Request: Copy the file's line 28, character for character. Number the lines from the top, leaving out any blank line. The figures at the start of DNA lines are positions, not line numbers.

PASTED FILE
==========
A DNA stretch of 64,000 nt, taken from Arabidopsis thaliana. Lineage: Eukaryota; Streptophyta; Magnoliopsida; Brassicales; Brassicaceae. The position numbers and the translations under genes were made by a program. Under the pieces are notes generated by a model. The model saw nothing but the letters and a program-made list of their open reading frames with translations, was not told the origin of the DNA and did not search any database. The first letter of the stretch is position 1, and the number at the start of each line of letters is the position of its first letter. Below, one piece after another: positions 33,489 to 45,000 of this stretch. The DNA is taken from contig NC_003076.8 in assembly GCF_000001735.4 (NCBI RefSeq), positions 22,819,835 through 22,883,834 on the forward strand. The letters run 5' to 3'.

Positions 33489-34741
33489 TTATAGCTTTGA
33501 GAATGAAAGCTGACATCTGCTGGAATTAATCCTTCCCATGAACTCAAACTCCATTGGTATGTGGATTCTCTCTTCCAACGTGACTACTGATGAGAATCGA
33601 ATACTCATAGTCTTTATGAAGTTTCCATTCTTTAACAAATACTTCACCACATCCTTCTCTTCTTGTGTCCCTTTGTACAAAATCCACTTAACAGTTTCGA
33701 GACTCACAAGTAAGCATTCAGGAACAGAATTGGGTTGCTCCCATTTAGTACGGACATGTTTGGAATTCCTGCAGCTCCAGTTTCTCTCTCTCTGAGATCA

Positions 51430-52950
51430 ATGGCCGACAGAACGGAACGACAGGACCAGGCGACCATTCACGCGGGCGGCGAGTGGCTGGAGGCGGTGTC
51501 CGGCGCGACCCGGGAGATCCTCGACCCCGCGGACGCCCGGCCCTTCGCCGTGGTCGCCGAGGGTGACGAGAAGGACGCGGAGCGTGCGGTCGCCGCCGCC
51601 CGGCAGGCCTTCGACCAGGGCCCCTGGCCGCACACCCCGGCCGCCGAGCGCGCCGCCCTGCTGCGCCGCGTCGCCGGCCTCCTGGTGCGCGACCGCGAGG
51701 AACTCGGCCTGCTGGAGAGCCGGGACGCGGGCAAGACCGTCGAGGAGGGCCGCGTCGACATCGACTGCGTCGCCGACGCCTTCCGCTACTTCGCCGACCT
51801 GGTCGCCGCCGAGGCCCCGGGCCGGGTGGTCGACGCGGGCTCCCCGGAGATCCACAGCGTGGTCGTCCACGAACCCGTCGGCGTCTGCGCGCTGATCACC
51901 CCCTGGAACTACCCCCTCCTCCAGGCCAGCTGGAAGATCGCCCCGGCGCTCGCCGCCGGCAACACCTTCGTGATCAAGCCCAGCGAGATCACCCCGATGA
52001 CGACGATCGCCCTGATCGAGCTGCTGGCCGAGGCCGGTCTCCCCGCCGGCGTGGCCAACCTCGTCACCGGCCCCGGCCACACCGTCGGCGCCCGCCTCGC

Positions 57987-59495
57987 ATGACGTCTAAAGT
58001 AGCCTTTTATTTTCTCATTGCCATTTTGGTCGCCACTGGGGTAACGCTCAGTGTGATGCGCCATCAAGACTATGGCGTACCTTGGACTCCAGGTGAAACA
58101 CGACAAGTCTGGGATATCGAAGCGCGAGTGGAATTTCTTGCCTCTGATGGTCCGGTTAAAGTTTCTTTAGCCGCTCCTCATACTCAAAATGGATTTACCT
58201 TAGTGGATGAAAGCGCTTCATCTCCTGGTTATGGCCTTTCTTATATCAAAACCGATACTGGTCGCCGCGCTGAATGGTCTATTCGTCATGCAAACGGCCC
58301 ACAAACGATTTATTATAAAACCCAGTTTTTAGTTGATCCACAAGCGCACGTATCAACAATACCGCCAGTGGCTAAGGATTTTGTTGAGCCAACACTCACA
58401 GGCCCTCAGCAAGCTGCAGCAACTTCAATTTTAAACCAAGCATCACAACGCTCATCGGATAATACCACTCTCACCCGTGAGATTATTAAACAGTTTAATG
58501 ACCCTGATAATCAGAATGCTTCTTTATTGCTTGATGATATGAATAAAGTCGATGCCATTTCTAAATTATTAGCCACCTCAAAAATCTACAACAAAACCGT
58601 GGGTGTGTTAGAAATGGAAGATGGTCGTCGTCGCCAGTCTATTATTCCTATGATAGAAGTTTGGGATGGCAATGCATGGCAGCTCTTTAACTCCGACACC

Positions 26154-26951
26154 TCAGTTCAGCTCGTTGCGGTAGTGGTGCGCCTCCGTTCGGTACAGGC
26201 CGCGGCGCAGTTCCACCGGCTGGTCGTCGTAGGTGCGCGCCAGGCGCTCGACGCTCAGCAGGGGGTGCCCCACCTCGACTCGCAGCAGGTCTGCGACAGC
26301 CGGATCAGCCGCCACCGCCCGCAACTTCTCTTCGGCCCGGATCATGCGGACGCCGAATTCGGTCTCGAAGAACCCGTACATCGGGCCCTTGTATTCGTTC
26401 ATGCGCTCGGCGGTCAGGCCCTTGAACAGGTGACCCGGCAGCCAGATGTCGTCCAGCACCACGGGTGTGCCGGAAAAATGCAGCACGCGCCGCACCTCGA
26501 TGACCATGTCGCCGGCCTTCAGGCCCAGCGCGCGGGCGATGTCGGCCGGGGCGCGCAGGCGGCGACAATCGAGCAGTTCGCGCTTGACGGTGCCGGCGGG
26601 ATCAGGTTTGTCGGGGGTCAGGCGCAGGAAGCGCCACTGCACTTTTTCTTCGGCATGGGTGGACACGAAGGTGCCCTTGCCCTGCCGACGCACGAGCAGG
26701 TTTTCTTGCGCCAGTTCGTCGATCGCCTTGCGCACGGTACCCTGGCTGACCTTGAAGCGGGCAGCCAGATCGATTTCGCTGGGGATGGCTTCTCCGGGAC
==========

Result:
26401 ATGCGCTCGGCGGTCAGGCCCTTGAACAGGTGACCCGGCAGCCAGATGTCGTCCAGCACCACGGGTGTGCCGGAAAAATGCAGCACGCGCCGCACCTCGA